TUNIS (Reuters) - Several thousand Tunisian lawyers demonstrated on Tuesday in front of the prime minister's office, with some demanding his resignation as they escalated a protest against widely unpopular new taxes that will hit them and other high-end professions.
Under a budget draft approved by parliament's finance committee on Monday, lawyers will pay tax of between about $8 to $20 on each file they present to court. The levy is part of austerity measures proposed for 2017 by a government under pressure from international lenders to cut the fiscal deficit.
According to a Reuters witness some 3,500 of the country's 8,500 lawyers joined the protest in Tunis which, coming on top of an open-ended strike that the profession launched on Monday, will test the government's resolve to implement its reforms.
The budget draft also includes a public sector wage freeze, in protest at which the UGTT union - the country's biggest - has called a general strike for Thursday.
Sources told Reuters that the union was likely to cancel the planned strike after a new offer from the government.
At Tuesday's protest, lawyers chanted: "We reject this unjust law" with some demanding the resignation of Prime Minister Youssef Chahed.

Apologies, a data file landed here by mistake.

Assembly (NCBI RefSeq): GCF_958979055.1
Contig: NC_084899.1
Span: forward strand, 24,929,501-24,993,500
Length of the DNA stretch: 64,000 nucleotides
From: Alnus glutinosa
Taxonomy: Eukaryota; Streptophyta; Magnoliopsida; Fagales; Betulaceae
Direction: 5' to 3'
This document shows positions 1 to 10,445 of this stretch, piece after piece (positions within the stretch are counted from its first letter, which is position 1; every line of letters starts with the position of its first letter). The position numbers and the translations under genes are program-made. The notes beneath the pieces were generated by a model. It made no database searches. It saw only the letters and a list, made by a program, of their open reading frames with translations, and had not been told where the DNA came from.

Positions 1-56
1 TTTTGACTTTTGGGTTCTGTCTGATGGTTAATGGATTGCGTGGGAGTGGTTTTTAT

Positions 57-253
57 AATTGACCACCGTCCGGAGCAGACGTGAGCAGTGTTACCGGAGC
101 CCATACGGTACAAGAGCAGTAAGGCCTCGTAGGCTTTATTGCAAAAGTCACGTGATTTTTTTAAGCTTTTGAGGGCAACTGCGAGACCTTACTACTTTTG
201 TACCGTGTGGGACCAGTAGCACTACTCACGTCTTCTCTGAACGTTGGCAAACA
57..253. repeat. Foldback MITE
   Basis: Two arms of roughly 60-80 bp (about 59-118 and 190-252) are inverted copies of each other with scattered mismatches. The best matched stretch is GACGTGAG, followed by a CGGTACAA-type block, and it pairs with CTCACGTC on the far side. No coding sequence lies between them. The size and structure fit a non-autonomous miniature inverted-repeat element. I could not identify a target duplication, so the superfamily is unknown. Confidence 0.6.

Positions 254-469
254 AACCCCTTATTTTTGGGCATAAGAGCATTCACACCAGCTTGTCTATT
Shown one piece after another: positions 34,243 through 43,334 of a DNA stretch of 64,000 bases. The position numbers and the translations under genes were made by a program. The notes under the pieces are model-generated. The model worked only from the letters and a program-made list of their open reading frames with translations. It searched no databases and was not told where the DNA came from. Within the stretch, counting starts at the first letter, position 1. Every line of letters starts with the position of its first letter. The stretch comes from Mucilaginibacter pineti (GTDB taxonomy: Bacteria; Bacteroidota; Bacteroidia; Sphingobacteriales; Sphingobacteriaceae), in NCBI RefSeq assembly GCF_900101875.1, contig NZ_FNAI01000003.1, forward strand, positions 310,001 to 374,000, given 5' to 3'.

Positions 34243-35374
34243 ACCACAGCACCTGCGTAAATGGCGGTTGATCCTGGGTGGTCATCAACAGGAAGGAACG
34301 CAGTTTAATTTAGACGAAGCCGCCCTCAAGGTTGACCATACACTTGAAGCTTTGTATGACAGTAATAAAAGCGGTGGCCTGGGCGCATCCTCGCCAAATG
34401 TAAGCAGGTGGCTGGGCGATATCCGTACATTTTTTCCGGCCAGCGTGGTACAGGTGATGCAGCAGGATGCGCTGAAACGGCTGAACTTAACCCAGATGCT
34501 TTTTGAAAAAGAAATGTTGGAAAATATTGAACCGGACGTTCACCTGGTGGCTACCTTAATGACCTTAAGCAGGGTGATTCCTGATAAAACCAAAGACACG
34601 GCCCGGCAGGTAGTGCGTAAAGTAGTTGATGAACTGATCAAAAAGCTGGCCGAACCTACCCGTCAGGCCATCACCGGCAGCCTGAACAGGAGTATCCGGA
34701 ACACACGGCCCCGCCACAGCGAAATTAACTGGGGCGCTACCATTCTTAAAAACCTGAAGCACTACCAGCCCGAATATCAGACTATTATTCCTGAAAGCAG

Anxious to revive a struggling economy, the government has sent a budget to parliament that also includes higher company taxes and new taxes on other professions including medics and engineers.
Chahed, who became prime minister in August, has proposed a broad package of initiatives to cut spending, spur growth and create jobs. But many Tunisians worry that taxes and austerity measures will exacerbate the economic difficulties they have experienced since an uprising in 2011.
Last week Chahed called the 2017 budget the most controversial in Tunisia's history, but said his government "had the courage to begin these reforms in order to balance our public finances".
Several other sectors have held or threatened strikes, while the UTICA industry and business employers' association, a major economic lobbying group, has rejected a proposed exceptional tax contribution on business.
(Reporting By Tarek Amara; Editing by Aidan Lewis and John Stonestreet)